Grant helps students renovate food pantry at CASMAN

MANISTEE — CASMAN Academy director Shelly VanVoorst had a look of pride on her face as several of her students spoke about what the new food pantry at the school means to them.

CASMAN Academy recently remodeled and  expanded its food pantry to assist students in having enough to eat when they they are not at school thanks to a $2,500 Building Healthy Community grant from the Health Department Of Northwest Michigan. Shown in the new food pantry are CASMAN Academy director Shelly VanVoorst, District No. 10 Health Department's public health educator Holly Joseph, students Hannah Shack, Ryley McLintock and Devin Loper.

CASMAN Academy recently remodeled and expanded its food pantry to assist students in having enough to eat when they they are not at school thanks to a $2,500 Building Healthy Community grant from the Health Department Of Northwest Michigan. Shown in the new food pantry are CASMAN Academy director Shelly VanVoorst, District No. 10 Health Department’s public health educator Holly Joseph, students Hannah Shack, Ryley McLintock and Devin Loper.

With student body that has a very high free and reduced lunch population, the need for a food pantry has been a priority at the school for quite some time. However, a recent $2,500 Building Healthy Community grant from the Health Department Of Northwest Michigan allowed the school to renovate a room at the school to give the pantry a new home.

Students took the initiative to put a fresh coat of paint on the room, install shelving and then add a personal touch with a mural on the wall.

“We used our time in art class to come down here to paint with friends,” said student Hannah Shack. “Our friend Celia Star Chief had the main idea for the drawing and it just kind of went from that point.”

Shack said the space is larger than the other room and gives them a good opportunity to view all the items better.

Student Ryley McLintock said the students never really looked it as being a chore or work. However, he said they wanted to add something to make the teachers part of this special project.

“It was fun throughout the time we did it,” said McLintock. “Then we got the idea of putting the teachers’ hand prints in paint above the main drawing on this wall. It came out nice.

Students also left their mark on CASMAN Academy in the process as all of those who worked on the project signed their name under the mural.

VanVoorst said the students really took ownership in the project from start to finish. She said them signing their names was part of showing their pride.

“They helped to carry everything over from the other room and set it all up,” she said.

Holly Joseph, who serves as public health educator for the District No. 10 Health Department, coordinated the grant for CASMAN and couldn’t have been happier with the results.

“Through this program we are able to work with local food pantries and in the past I worked with the senior center to help them with both their pantry and meals program,” said Joseph. “It is really to make things better in terms of pantry space and more aesthetically pleasing, but also to be a more workable space. This pantry is now much more workable.”

Joseph added that there is an education component to the food pantry that they want the students to take away from the experience.

“There is information about healthy eating and information about controlling sugar intake, so there is that educational part of it — teaching the students to take care of themselves,” she said.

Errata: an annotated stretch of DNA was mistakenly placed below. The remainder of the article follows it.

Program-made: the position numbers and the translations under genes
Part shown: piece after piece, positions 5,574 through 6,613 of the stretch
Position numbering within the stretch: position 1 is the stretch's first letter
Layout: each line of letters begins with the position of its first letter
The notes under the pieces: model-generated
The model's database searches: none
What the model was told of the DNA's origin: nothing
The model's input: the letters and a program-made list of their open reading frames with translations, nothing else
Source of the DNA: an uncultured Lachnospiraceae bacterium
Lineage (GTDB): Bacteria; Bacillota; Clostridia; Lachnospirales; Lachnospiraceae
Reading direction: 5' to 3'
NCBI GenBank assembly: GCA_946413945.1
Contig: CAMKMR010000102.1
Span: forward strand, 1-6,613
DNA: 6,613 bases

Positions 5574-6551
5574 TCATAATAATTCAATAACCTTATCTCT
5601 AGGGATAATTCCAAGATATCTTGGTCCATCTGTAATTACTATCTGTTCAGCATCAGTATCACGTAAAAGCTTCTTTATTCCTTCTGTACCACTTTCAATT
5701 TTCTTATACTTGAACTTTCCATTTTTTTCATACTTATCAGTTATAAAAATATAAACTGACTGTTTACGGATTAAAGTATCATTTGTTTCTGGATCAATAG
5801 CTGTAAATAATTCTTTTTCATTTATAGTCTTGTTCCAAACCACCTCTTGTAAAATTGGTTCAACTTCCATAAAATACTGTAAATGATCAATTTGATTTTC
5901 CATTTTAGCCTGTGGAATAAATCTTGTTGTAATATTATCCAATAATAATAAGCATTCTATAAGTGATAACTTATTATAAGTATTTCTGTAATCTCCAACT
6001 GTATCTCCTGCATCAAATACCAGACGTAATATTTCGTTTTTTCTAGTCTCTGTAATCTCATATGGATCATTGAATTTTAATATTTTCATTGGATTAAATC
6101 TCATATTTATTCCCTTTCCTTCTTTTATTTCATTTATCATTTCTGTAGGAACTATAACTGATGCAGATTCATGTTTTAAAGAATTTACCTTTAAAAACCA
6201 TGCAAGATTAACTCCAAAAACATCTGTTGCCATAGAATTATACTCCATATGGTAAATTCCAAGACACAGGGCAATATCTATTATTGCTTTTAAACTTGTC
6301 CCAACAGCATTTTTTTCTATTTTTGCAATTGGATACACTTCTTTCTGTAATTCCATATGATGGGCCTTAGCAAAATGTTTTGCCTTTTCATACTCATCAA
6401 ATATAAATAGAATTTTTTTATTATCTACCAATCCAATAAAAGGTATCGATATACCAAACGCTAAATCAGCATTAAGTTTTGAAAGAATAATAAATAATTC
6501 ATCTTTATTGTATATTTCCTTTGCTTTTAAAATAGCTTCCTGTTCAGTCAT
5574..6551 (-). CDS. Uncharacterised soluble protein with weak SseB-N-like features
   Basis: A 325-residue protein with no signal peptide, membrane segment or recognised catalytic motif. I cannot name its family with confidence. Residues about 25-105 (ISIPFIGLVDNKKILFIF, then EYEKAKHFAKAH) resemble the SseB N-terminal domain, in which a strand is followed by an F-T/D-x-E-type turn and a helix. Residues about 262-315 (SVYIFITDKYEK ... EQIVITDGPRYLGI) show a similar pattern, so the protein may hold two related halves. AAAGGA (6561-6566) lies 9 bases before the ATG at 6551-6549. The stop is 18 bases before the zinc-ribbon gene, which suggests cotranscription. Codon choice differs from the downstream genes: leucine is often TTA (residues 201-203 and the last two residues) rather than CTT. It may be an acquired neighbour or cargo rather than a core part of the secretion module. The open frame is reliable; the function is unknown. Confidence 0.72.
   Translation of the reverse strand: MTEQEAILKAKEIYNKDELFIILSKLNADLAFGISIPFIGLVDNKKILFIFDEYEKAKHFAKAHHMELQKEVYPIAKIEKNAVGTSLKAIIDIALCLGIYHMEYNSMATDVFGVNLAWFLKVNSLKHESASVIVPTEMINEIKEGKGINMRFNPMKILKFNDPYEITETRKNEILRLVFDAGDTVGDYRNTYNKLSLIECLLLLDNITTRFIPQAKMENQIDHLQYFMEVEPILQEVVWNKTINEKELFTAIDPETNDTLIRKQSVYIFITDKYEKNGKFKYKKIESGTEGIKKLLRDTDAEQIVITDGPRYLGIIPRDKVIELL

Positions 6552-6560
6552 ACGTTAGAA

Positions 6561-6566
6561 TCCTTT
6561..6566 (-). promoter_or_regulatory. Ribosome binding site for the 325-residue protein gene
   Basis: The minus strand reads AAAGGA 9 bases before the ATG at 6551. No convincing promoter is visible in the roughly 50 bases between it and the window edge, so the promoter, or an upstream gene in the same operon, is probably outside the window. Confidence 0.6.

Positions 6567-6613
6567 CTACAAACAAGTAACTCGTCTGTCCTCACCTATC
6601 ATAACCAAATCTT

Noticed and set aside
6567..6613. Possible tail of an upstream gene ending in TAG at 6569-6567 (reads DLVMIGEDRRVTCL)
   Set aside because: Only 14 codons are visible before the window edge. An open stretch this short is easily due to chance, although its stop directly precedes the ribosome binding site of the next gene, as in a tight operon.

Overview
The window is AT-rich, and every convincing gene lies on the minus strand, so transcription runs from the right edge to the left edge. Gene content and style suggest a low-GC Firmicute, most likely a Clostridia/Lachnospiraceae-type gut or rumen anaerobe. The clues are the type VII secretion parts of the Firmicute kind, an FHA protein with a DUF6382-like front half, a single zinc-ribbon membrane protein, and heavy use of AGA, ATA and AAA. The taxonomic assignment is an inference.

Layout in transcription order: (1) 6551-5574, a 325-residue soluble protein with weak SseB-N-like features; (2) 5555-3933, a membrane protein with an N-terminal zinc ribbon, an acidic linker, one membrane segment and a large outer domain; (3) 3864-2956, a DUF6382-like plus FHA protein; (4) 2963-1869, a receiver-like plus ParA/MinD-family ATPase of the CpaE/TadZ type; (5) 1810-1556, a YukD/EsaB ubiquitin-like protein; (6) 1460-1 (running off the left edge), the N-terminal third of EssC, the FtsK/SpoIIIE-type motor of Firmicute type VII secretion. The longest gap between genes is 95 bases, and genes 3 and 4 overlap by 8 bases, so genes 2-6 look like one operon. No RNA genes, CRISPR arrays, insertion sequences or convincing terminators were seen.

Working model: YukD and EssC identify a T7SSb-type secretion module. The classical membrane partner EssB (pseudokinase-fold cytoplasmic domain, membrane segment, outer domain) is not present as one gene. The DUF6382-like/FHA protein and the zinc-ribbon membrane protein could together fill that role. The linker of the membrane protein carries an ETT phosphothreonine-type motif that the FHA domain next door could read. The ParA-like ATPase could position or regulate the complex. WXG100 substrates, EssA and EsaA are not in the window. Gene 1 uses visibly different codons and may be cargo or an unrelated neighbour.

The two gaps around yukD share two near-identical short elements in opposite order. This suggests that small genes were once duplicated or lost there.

VanVoorst said the response from the students has been great.

“They love it,” she said. “When we first told them we were redoing this room I think they were more excited than even the staff was about it. When we told them about designing the mural, they just went to town on it. They had control over it and did prototypes of it and decided as a team what it would be and then painted it.”

VanVoorst laughed as she recalled when the shelving for the room came in the senior boys took total charge of putting it together and installing it.

“They said right away they wanted that to be their final project for the school and they took complete ownership of it,” said VanVoorst. “The kids completely took over on it and did a great job.”

Joseph added that it was a valuable lesson for the students when someone asked what they wanted to do with it.

“It meant a lot to them that someone took the time to ask their opinion on what they wanted to do with it,” said Joseph.

VanVoorst said what impresses her about the food pantry is it is there to help students when they need something to eat at home. She stressed it isn’t to provide them all their food, but to be there for them when they need it.

“The kids have really been good about not taking advantage of it,” said VanVoorst. “They know the guidelines and they follow them and we trust them to go in the pantry to take what they need, but they don’t abuse it. Depending on the time of the year we have about 30 students and it isn’t a complete meal, but just a supplement to it.”

VanVoorst said the pantry is stocked during the school year thanks to donations from several groups.

“We have already been working on stocking it for next year with some different grants and there are some community organizations that have adopted us who check in periodically to see how we are doing and if they need to do a food drive,” said VanVoorst. “We also are always open to donations if anyone wants to help us out.”

 

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Posted by Ken Grabowski

Ken is News Advocate’s education reporter. He coordinates coverage for all Manistee County schools and West Shore Community College. He can be reached by phone at (231) 398-3125 or by email at kgrabowski@pioneergroup.com.

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